Crypto market volatility

If there’s one thing the cryptocurrency ecosystem is infamous for — aside from hacks and pullers — it’s how unstable its trading scene is. Set the risk/reward ratio with careful consideration.


in simple words, liquidity refers to reserves, tokens, or groups of tokens that are readily available for exchange. This means the ability to buy and sell assets quickly and easily. The low liquidity of cryptoassets can increase the risk of trading and make it difficult to realize profits.

The power of core technology

What a trading token stands for, the problem it solves and its growth potential, greatly affects the risk of trading it. The more well-known and established a token is, the lower the risk of trading it.

Regulatory landscape

The cryptocurrency world has a long way to go when it comes to the regulations that jurisdictions create around it. And every new (or updated) law directly affects business sentiment.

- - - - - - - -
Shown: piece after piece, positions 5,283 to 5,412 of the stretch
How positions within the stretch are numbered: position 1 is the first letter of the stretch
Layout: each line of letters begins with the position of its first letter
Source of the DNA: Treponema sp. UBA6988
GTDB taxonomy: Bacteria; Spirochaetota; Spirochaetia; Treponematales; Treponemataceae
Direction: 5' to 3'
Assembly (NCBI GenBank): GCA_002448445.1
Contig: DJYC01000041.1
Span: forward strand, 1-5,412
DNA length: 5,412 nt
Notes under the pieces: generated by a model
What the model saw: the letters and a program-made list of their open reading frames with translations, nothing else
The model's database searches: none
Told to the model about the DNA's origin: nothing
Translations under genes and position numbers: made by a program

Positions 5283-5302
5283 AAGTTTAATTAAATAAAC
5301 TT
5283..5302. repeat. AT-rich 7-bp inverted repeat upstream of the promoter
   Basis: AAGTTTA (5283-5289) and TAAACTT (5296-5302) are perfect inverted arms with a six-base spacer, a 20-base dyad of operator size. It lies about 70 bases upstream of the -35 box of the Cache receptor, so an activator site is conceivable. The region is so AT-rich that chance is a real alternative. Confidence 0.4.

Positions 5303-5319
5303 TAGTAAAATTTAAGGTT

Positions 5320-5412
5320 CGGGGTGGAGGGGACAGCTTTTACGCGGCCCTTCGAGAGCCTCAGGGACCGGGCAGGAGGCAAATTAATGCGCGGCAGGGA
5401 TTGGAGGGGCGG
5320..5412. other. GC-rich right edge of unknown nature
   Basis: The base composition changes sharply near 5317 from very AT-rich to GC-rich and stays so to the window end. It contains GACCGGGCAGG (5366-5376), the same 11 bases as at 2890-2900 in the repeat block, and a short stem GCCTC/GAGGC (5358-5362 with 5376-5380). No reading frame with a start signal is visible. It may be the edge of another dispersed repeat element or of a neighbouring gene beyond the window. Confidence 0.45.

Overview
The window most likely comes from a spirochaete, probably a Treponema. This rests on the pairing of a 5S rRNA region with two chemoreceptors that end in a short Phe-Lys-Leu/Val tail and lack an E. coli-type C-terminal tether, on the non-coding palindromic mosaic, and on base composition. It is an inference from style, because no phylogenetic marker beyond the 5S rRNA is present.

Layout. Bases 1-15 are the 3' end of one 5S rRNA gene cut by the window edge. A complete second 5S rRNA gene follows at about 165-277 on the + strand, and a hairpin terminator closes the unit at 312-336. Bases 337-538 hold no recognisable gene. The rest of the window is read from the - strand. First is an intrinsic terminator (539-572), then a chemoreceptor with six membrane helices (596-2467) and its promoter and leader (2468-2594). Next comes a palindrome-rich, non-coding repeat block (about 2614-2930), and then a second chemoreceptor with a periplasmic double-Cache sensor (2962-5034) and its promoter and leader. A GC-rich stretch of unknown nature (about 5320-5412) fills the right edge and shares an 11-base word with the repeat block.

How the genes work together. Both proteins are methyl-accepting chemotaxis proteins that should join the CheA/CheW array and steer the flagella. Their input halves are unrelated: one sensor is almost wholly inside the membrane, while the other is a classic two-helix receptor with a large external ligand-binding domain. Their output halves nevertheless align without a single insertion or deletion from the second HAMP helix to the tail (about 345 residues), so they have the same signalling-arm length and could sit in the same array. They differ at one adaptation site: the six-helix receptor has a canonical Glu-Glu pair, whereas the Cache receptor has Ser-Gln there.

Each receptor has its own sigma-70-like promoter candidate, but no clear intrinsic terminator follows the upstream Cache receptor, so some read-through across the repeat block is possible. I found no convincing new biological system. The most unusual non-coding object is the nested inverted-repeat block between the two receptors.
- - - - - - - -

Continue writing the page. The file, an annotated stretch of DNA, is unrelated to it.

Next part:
Related: What is Profit and Loss (PnL) and how to calculate it

How important is the risk-reward ratio when trading cryptocurrencies?

Just as a seesaw balances two opposing forces, the risk and reward of an investment opportunity must be carefully balanced. The risk-reward ratio requires constant adjustment and vigilance to maintain balance and avoid the pitfalls of either extreme.

As detailed in this article, there are many ways to optimize it and several factors that affect it. While this is an important metric, it is not a holy grail solution that guarantees success in any cryptocurrency trading strategy. Understand and experiment with how it plays into the larger ensemble business strategy and risk management.